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Why does something become popular?

Stack of different denim jeansAs part of our series of posts exploring a “question-centered” teaching approach, we asked Douglas Holt, co-author of Cultural Strategy: How Innovative Ideologies Build Breakthrough Brands, to give us his thoughts on the above question, featured in the new course Q Skills for Success.

As a Professor of Marketing at Oxford University, I am very interested in how icons and brands become popular.

I believe that popularity works through two very different processes. The most intuitive for most of us is the ‘fads and fashions’ process.

People, brands, and styles become popular because the right people have adopted it — rich people, celebrities, opinion leaders, hipsters in subcultures — and we copy them in the eternal human quest to be fashionable and admired.

My work examines the second popularity process — the emergence of cultural icons — a far more durable and powerful form of popularity, and much less well understood.

Icons emerge because they express a particular ideology that society demands at a particular historical moment.

Consider Gloria Steinhem or Ann Coulter, Martin Luther King or Nelson Mandela, John Wayne or Bono, Ronald Reagan or Hugo Chavez, Greenpeace or Focus on the Family.

These individuals and groups became immensely influential by advancing innovative ideology, and thereby developing intensely loyal followers.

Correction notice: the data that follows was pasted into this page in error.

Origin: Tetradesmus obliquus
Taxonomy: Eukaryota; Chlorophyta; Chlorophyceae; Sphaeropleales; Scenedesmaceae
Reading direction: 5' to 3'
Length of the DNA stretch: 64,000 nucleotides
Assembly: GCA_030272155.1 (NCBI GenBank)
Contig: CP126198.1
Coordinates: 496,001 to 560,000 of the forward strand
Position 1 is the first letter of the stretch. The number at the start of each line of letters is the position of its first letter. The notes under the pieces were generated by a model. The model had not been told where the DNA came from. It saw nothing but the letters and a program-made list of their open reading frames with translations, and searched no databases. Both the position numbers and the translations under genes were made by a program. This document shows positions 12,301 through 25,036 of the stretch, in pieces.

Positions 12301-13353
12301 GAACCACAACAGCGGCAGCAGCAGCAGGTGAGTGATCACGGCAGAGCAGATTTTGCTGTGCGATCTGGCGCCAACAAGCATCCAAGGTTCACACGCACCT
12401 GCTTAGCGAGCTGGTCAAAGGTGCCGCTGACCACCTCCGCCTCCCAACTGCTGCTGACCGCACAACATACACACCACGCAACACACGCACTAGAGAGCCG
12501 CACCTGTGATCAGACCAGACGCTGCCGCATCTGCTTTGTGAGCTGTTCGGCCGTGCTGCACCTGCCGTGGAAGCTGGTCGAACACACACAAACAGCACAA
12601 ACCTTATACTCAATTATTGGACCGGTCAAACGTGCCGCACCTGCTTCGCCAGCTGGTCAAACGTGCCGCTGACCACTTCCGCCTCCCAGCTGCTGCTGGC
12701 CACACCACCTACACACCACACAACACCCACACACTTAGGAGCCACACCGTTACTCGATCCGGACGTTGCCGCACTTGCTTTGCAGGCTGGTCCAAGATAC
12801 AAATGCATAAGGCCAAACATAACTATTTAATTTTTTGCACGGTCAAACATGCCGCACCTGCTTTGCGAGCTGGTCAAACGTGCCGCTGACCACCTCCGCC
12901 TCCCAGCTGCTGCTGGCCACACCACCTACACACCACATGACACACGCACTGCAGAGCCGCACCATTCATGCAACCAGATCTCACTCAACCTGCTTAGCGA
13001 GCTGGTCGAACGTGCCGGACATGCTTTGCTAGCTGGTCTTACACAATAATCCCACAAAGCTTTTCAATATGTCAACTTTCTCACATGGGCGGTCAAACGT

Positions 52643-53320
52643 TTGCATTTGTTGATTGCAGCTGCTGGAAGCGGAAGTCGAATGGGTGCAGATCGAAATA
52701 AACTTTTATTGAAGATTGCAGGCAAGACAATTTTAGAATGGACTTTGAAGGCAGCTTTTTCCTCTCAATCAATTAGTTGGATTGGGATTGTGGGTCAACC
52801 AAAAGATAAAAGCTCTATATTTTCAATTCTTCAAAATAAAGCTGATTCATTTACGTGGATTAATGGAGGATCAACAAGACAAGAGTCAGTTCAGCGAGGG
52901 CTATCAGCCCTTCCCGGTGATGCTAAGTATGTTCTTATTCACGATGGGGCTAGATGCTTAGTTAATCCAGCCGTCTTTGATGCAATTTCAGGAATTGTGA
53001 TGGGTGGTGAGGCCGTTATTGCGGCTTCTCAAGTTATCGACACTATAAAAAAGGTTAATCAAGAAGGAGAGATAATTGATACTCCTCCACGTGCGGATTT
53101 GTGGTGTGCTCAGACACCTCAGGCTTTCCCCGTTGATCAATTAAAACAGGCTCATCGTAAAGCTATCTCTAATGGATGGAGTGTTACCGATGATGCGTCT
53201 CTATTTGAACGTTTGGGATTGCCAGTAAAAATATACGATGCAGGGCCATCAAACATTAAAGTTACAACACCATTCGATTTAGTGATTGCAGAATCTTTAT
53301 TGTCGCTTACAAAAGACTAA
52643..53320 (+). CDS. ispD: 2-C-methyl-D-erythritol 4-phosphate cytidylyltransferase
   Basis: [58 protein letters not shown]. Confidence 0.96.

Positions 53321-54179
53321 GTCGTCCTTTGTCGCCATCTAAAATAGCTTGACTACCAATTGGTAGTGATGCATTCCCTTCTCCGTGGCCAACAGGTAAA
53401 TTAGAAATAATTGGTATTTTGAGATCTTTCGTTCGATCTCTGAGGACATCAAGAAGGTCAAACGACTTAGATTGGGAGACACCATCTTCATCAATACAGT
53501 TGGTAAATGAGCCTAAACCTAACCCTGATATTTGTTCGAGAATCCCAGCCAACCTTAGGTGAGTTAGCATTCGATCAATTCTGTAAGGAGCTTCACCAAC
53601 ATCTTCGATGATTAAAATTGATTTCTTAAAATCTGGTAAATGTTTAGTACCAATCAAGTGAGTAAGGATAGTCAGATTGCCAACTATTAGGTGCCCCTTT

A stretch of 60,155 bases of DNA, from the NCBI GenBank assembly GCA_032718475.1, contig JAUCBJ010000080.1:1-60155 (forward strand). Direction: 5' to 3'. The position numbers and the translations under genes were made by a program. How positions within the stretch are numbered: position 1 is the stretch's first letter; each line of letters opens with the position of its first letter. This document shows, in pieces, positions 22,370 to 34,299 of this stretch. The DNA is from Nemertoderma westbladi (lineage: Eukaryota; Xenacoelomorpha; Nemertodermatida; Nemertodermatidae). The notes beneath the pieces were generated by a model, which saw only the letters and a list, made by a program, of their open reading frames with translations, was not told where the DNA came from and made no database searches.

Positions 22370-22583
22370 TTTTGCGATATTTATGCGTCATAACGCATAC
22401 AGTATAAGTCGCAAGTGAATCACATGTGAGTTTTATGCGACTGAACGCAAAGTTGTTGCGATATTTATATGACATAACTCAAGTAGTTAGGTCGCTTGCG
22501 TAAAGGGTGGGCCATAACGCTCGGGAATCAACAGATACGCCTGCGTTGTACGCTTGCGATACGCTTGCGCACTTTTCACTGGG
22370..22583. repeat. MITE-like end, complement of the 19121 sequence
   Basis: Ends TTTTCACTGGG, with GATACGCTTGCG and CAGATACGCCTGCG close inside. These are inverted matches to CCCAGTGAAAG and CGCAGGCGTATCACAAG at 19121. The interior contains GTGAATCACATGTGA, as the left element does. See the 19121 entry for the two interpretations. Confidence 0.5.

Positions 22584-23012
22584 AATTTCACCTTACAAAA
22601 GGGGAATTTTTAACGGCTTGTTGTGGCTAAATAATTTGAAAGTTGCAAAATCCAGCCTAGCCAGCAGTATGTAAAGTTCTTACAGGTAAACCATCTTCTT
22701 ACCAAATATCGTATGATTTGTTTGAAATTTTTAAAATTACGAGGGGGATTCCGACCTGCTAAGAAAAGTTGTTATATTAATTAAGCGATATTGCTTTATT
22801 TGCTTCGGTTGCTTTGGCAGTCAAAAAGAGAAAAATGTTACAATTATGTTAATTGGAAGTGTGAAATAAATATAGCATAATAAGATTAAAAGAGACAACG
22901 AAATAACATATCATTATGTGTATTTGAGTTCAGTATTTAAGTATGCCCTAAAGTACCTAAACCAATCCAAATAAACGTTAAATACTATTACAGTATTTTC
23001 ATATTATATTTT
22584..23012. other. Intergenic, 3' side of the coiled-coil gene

Or consider farmer/cookbook author/television host Hugh Fearnley-Whittingstall, author Michael Pollan, the international Slow Food movement, and the American grocery retailer Whole Foods Market, amongst others, which have transformed food consumption for the upper middle class.

These cultural innovators have championed an alternative approach to agriculture and food. They have made an ideological challenge to the dominant scientific–industrial food ideology. They have brought to life the value, even necessity, of winding the clock back to some sort of pre-industrial food culture in such a way that it is irresistible for the upper middle class in the United States, the United Kingdom, and many other countries.

We call this phenomenon “Cultural Innovation”. It is something that can be thoughtfully researched and planned, unlike the seemingly random birth of fads and fashions.

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Douglas Holt is L’Oréal Professor of Marketing at the Saïd Business School, University of Oxford, UK, and previously a professor at the Harvard Business School, USA. He is the co-author of Cultural Strategy: How Innovative Ideologies Build Breakthrough Brands (OUP).

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Kind of… sort of… not really

Girl biting her lip and looking to the rightKieran McGovern discusses the question of whether language shapes thought, or whether culture shapes language.

New cognitive research suggests that language profoundly influences the way people see the world — Wall Street Journal, ‘Lost in Translation’, 30 July 2010.

The always-entertaining Michael Winner recently used his Sunday Times column to describe a visit to a London primary school (Winner’s Dinners: Heading back to school to award an A for effort). His guide was seven-year-old Skye Harris and the two had the following exchange about school dinners:

“Is the food good?” I asked Skye.
“Yes,” she said.
“Good as your mother’s?” I continued
“Not really,” responded Skye

The tentative ‘not really’ is characteristic of the answers I receive from my own seven-year-old daughter. Ask her if she likes this or that and the answer is usually ‘kind of’.

What is it that creates this reticence? Is it the hard-learned lesson that if you say you liked that trip to the museum you’ll be going there every Saturday? Or a reluctance to give a ‘wrong’ answer to an adult?